Brunel University strike: How will it affect you?


(Brunel University London. Picture: Bradley Hayden)

Bradley Hayden looks at the impact the upcoming lecturers' strike will have on students at Brunel for IKB Insider.

The second term at university is often frantic. With deadlines and exams on the horizon for many, it is a stressful time for students, as they bid to end the academic year in style.

However, students from 60 institutions throughout the country, including Brunel, could be without lectures for up to four weeks, as part of intended strike action planned by the University and College Union over proposed cuts to pensions by Universities UK, the organisation which represents universities throughout the United Kingdom.

As part of the changes to the Universities Superannuation Scheme, which is one of the largest pension systems for university and higher education employees, lecturers will witness a ‘drop of £10,000 annually after retirement’ within their pensions, according to Brunel’s UCU Chair Stanley Gaines. These pensions will also be based on stock market performance, rather than an individual’s current salary, Mr Gaines added. However, Brunel University declined to comment on this when asked.

The strike is set to commence on Thursday and will last until the 16th March, with 14 days of industrial action planned. Two days of industrial action will take place this week, with this increasing by an additional day over the coming weeks, meaning that from the 12th March, a full week of lectures will not take place for some students.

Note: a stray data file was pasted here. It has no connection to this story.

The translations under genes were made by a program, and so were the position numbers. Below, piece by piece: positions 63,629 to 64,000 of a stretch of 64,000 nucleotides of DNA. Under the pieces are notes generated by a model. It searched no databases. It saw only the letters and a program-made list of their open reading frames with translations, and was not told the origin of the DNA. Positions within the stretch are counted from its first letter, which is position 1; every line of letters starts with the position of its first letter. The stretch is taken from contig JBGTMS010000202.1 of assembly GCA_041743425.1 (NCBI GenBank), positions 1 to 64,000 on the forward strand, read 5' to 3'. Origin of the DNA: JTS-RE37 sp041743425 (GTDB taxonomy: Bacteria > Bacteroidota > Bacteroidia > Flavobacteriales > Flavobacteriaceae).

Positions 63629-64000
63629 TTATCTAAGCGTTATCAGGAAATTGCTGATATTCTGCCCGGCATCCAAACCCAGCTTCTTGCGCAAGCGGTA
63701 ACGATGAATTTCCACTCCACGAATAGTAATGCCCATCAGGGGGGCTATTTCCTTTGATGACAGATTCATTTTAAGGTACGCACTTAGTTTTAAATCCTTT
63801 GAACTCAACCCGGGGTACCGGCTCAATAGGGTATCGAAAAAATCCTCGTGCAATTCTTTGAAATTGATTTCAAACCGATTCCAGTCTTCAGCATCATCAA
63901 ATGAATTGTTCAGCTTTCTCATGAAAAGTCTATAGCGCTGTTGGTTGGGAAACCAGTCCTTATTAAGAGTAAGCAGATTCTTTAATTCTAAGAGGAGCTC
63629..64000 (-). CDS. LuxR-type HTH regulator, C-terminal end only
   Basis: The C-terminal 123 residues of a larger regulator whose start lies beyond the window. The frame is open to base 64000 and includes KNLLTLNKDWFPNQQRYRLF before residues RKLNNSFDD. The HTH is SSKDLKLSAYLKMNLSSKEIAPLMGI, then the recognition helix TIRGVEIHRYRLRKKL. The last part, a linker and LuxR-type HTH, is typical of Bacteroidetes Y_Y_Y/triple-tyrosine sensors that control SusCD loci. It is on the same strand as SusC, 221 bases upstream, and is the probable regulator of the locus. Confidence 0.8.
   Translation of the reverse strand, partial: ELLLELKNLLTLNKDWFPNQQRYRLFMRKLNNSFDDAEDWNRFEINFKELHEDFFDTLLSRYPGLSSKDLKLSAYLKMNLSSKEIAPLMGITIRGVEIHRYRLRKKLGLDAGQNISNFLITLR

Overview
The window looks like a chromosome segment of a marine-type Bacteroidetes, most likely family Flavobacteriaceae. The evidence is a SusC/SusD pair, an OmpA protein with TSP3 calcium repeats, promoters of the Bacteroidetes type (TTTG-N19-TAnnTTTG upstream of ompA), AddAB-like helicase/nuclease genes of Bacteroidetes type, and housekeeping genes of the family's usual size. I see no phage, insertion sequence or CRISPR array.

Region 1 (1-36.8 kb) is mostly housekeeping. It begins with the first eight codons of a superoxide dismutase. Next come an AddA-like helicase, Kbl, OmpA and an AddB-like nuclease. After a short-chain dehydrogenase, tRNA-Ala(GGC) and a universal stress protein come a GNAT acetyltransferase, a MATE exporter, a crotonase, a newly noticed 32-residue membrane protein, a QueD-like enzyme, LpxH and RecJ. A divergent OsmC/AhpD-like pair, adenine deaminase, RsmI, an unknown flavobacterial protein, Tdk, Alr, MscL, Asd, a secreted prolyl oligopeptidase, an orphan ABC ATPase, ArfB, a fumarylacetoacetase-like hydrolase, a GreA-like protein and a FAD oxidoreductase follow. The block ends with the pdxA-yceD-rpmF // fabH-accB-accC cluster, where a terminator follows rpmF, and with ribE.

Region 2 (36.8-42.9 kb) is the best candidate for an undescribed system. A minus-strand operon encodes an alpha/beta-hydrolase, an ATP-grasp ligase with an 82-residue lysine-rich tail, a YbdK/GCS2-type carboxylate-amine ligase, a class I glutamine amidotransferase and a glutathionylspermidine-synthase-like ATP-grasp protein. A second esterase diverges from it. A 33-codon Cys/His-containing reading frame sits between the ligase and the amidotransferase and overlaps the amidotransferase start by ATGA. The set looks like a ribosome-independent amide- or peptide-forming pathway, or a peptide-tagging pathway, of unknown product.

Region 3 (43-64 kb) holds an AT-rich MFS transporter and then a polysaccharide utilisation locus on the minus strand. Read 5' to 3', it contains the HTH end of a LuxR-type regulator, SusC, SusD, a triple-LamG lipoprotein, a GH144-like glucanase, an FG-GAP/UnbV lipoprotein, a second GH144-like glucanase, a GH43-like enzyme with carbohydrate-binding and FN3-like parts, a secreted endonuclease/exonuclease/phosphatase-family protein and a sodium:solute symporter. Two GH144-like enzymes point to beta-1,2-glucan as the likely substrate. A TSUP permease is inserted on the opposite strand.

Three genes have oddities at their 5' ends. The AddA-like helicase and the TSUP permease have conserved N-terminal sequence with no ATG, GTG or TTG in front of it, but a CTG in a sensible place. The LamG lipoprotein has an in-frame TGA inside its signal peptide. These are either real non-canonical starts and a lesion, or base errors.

Mr Gaines told IKBInsider: “We are in a situation where the employers represented by Universities UK are proposing a complete loss of guaranteed pension. Now this doesn’t mean that pensions in principle go away, but in practice the amount of pension one can draw upon will be tied to stock market performance, in a way that has never been done before. It’s gambling with our pensions that we view not just at Brunel, but throughout the UCU nationally, as unacceptable. We’ve been trying for months to get Universities UK to sit down and negotiate a different way forward and they have refused to engage in such negotiations.

“We are still at the national level seeking dialogue with Universities UK. It still isn’t happening and we are barrelling towards this imminent strike action which I don’t think anyone wants, but we’ve reached a point within the union, again not just at Brunel but across the UK, where if we don’t make a stand now, then the only guarantee we have is that we won’t have a guaranteed pension anymore and it is just unacceptable.”

The news has been greeted by support from the National Union of Students and NUS president Shakira Martin said in a joint statement with the UCU: “We believe that fairly rewarded staff are the cornerstone of the university experience and that the proposal by Universities UK to substantially cut the pensions of members of the USS pension scheme will be hugely damaging if implemented.

“As representatives of students, NUS is worried that the imposition of these cuts in the face of sector wide opposition will lead to a demotivated and unhappy workforce and consequent recruitment and retention problems as staff vote with their feet and move elsewhere.”